Electronic Health Data is Vulnerable Post Roe v. Wade

The possible overturn of the Supreme Court’s landmark Roe v. Wade decision would have far-reaching implications for the country, including in the data privacy realm. There’s deep concern that, if abortion is outlawed, private health data may be wielded by states as evidence in prosecutions.

Private Health Data or Admissible Evidence?

Although most of us are well aware that our personal data is regularly being collected, correlated and shared, it’s easy to underestimate the true size of our digital footprints. There are myriad mobile applications, IoT devices, GPS trackers and other devices collecting data that provide intimate insight into our personal health.

In the context of abortion, obvious data sources are health apps and IoT devices that track menstruation or ovulation cycles. Data voluntarily provided to these apps, such as a missed a period, could be used to conclude the user was pregnant, and resumption of menstruation in less than nine months, could be cited as evidence of an abortion.

During the COVID-19 pandemic, there’s been an explosion in the number of health applications collecting and disclosing data to comply with quarantine and contact-tracing requirements or to facilitate telehealth visits. Even a decade ago, it was surprisingly easy to deduce a person’s health status from seemingly innocuous purchase records. Now, unprecedented amounts of personal health information are stored and shared digitally.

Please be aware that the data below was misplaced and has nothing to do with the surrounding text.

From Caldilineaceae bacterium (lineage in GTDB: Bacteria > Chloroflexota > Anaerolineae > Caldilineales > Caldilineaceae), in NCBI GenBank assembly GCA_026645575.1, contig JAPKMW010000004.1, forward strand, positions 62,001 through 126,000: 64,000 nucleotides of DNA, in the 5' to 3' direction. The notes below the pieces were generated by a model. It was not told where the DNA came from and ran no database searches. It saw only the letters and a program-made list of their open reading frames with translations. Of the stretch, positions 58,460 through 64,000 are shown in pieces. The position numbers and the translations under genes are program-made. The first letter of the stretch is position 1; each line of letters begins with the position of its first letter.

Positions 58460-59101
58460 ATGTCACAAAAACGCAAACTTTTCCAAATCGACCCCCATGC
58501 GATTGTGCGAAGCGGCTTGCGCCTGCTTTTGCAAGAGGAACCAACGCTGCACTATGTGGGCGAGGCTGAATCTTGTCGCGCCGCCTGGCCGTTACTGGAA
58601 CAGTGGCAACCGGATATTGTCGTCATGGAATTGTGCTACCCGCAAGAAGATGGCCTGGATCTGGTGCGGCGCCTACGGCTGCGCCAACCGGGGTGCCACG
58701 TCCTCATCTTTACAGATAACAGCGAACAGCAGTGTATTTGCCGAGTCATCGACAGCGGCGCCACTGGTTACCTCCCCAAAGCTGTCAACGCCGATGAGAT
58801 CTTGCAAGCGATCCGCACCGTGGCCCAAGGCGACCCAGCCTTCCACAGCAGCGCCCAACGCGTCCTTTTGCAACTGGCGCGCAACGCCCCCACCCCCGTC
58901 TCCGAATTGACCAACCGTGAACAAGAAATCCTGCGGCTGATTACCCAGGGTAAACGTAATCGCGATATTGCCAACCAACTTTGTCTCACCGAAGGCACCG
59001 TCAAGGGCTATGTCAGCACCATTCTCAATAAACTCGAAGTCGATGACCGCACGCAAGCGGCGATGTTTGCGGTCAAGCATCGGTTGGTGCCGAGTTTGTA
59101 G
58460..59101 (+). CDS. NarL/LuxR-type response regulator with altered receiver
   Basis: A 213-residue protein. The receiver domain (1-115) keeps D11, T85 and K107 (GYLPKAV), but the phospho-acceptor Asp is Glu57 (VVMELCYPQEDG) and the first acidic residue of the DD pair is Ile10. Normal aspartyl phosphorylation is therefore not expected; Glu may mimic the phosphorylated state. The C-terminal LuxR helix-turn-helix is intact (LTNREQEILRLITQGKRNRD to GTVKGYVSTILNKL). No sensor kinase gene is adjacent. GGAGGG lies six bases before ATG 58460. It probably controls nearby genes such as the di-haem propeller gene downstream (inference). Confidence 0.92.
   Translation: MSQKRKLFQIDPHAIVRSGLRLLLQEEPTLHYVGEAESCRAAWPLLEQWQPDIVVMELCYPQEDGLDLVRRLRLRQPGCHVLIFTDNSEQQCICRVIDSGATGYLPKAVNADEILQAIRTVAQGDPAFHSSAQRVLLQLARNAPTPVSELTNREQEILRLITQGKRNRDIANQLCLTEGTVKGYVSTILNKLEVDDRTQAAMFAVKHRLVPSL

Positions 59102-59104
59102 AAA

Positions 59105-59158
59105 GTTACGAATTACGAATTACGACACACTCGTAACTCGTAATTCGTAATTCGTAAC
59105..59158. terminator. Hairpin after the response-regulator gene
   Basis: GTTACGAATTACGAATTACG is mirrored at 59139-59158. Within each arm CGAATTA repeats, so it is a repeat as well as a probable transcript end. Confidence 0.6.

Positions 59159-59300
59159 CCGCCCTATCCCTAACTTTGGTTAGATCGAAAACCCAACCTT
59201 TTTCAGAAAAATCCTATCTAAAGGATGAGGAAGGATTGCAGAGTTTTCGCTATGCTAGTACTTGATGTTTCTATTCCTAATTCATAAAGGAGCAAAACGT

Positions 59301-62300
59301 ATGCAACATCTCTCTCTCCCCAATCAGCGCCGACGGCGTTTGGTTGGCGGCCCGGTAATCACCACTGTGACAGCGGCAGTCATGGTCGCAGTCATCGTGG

Location data, gathered by a smartphone or other GPS-enabled device, could also be used to trace visits to abortion clinics or places that provide family-planning counseling. Although this information has little commercial value, it’s often collected for research purposes.

Web searches are another potential source of evidence for prosecutions. Search histories for information about abortion clinics or terms such as “abortion,” “termination of pregnancy” or “induce miscarriage” might be used to prove criminal intent. In 2017, prosecutors attempted to charge a Mississippi woman who’d experienced an at-home pregnancy loss with second-degree murder, using her online research into abortion drugs as supporting evidence.

Data Confidentiality

Confidentiality of personal health data, including information about fertility and pregnancy, cannot be assumed. Data about pregnancy or potential pregnancy is valuable to advertisers, and there are numerous sites that share this information with data aggregators for resale. Even if a company has privacy policies promising confidentiality, there’s no guarantee that they will adhere to those policies. In 2021, the Federal Trade Commission (FTC) finalized a settlement with Flo Health, Inc., for sharing users’ private health data in contravention of its stated policies. Despite assurances that user data would remain private, Flo’s period-tracking app shared information, such as user period cycles or indicated intention to get pregnant, with Facebook and other marketing and analytics firms. As part of the settlement, Flo Health was required to notify users about the disclosures and instruct third parties to destroy the shared data, but the company did not admit any wrongdoing. Furthermore, privacy policies can be changed at will or overridden by the legal process. If required by a court order, companies must disclose any relevant data they have.